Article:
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Quote of the day: The soldiery of the capital, who were im
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Annals by Tacitus
Translated by Alfred John Church and William Jackson Brodribb
Book IV Chapter 39: Seianus' ambition. He asks for Livillas hand[AD 25]
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Sejanus meanwhile, dazed by his extravagant prosperity and urged on too by a woman's passion, Livia now insisting on his promise of marriage, addressed a memorial to the emperor. For it was then the custom to apply to him by writing, even though he was at Rome. This petition was to the following effect: - The kindness of Augustus, the father, and then the many favourable testimonies of Tiberius, the son, had engendered the habit of confiding his hopes and wishes to the ears of emperors as readily as to those of the gods. The splendour of high distinctions he had never craved; he had rather chosen watchings and hardships, like one of the common soldiers, for the emperor's safety. But there was one most glorious honour he had won, the reputation of being worthy of an alliance with a Caesar. This was the first motive of his ambition. As he had heard that Augustus, in marrying his daughter, had even entertained some thoughts of Roman knights, so if a husband were sought for Livia, he hoped Tiberius would bear in mind a friend who would find his reward simply in the glory of the alliance. He did not wish to rid himself of the duties imposed on him; he thought it enough for his family to be secured against the unjust displeasure of Agrippina, and this for the sake of his children. For, as for himself, enough and more than enough for him would be a life completed while such a sovereign still reigned.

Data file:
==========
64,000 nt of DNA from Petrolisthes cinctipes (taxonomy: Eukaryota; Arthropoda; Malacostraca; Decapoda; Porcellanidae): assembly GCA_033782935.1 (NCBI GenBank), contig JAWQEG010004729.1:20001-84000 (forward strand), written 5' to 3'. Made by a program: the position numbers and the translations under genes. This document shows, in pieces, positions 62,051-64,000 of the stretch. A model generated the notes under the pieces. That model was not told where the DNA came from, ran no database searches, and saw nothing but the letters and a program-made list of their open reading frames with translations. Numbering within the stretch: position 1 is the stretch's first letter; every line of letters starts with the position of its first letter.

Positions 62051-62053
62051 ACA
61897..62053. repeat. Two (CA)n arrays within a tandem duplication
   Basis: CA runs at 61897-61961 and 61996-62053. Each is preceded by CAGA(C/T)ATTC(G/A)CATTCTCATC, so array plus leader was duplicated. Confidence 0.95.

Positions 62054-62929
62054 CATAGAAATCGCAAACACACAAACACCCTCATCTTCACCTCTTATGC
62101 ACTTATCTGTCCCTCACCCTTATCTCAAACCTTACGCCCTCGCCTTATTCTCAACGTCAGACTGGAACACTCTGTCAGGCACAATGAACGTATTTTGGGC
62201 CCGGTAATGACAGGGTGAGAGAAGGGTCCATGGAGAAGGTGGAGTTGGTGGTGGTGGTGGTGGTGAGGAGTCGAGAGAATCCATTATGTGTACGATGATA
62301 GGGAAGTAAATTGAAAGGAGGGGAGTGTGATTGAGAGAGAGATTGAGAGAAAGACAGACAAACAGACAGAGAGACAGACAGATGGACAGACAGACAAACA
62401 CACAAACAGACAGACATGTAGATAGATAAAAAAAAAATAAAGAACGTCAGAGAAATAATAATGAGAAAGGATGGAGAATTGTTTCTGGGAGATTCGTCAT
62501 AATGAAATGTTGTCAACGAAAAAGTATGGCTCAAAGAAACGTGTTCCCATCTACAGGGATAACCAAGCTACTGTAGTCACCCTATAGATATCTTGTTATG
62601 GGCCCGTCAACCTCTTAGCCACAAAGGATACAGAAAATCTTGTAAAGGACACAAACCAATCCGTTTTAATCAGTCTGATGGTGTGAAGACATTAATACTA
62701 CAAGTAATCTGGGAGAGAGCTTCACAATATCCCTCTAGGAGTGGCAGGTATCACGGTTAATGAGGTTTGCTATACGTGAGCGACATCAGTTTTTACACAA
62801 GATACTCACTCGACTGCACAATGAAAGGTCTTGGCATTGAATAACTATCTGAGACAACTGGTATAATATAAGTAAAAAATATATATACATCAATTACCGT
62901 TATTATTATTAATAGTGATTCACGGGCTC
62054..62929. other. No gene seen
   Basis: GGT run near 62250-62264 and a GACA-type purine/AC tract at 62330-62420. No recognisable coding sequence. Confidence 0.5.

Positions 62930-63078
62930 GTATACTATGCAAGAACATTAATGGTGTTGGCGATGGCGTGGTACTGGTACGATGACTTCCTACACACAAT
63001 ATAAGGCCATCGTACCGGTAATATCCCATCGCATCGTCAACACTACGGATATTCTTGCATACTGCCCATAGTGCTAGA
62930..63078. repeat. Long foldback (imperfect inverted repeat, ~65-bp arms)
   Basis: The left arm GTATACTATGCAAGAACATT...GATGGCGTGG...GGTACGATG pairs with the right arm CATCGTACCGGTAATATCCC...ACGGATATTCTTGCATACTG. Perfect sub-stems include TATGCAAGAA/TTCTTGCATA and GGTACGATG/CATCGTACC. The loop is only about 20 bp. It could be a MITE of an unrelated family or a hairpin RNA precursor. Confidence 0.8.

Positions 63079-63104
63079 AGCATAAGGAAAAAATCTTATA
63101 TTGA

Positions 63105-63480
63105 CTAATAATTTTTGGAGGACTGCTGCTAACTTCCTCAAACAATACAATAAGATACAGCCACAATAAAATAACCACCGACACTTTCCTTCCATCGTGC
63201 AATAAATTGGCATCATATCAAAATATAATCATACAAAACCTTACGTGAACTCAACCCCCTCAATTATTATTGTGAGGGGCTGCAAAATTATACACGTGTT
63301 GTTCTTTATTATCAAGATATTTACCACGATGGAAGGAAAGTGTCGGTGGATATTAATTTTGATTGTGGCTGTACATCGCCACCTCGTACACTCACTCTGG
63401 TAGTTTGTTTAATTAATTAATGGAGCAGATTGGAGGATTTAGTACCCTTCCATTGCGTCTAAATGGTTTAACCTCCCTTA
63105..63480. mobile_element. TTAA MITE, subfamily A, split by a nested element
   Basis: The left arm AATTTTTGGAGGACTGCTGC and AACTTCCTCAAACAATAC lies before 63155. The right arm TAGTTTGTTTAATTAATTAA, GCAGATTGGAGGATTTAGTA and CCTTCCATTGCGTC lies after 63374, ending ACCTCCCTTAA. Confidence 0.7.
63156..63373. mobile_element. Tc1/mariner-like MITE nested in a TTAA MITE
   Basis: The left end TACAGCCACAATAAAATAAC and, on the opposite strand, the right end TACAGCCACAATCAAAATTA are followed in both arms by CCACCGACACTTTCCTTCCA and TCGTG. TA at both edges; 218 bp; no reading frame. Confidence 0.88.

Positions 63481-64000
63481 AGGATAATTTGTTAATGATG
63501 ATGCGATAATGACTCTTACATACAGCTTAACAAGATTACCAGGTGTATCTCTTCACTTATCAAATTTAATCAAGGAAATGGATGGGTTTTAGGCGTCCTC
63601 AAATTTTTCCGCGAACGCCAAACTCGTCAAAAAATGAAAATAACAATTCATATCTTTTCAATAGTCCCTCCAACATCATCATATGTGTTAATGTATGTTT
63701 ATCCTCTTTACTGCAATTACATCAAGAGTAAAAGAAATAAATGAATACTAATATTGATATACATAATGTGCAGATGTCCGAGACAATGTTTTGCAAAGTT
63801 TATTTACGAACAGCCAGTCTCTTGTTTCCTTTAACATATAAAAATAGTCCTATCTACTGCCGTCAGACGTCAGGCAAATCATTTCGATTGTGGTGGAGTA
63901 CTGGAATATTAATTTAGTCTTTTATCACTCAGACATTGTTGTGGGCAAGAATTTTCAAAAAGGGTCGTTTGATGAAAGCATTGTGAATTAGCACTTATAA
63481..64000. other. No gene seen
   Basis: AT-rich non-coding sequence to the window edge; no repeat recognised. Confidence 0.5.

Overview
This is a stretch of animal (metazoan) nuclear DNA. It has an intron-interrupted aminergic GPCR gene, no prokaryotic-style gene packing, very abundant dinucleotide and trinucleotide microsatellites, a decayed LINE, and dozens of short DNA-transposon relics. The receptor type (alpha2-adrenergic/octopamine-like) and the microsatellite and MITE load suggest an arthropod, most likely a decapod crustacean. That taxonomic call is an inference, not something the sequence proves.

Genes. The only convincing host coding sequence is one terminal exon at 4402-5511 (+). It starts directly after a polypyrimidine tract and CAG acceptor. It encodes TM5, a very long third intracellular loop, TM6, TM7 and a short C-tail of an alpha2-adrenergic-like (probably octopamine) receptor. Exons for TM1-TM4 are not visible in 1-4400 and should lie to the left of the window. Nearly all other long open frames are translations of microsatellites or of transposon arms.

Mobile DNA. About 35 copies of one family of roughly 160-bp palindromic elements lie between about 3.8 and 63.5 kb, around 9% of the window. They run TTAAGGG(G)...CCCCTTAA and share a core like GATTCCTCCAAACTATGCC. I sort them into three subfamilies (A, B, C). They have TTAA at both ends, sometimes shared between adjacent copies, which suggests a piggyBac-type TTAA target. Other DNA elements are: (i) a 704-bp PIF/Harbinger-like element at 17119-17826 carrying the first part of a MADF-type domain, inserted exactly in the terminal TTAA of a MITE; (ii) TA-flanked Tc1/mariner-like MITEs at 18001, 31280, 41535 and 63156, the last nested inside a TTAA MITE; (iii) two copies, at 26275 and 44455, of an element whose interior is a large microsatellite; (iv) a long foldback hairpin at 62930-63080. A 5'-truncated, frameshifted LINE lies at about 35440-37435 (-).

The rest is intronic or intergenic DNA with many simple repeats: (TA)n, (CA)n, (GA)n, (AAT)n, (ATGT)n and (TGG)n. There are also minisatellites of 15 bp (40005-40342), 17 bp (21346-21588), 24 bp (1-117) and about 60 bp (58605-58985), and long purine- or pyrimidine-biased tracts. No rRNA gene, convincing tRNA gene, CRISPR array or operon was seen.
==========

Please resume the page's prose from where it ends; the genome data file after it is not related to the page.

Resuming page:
Event: Seianus aspires to be emperor

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Augustus
Tiberius
Agrippina the Elder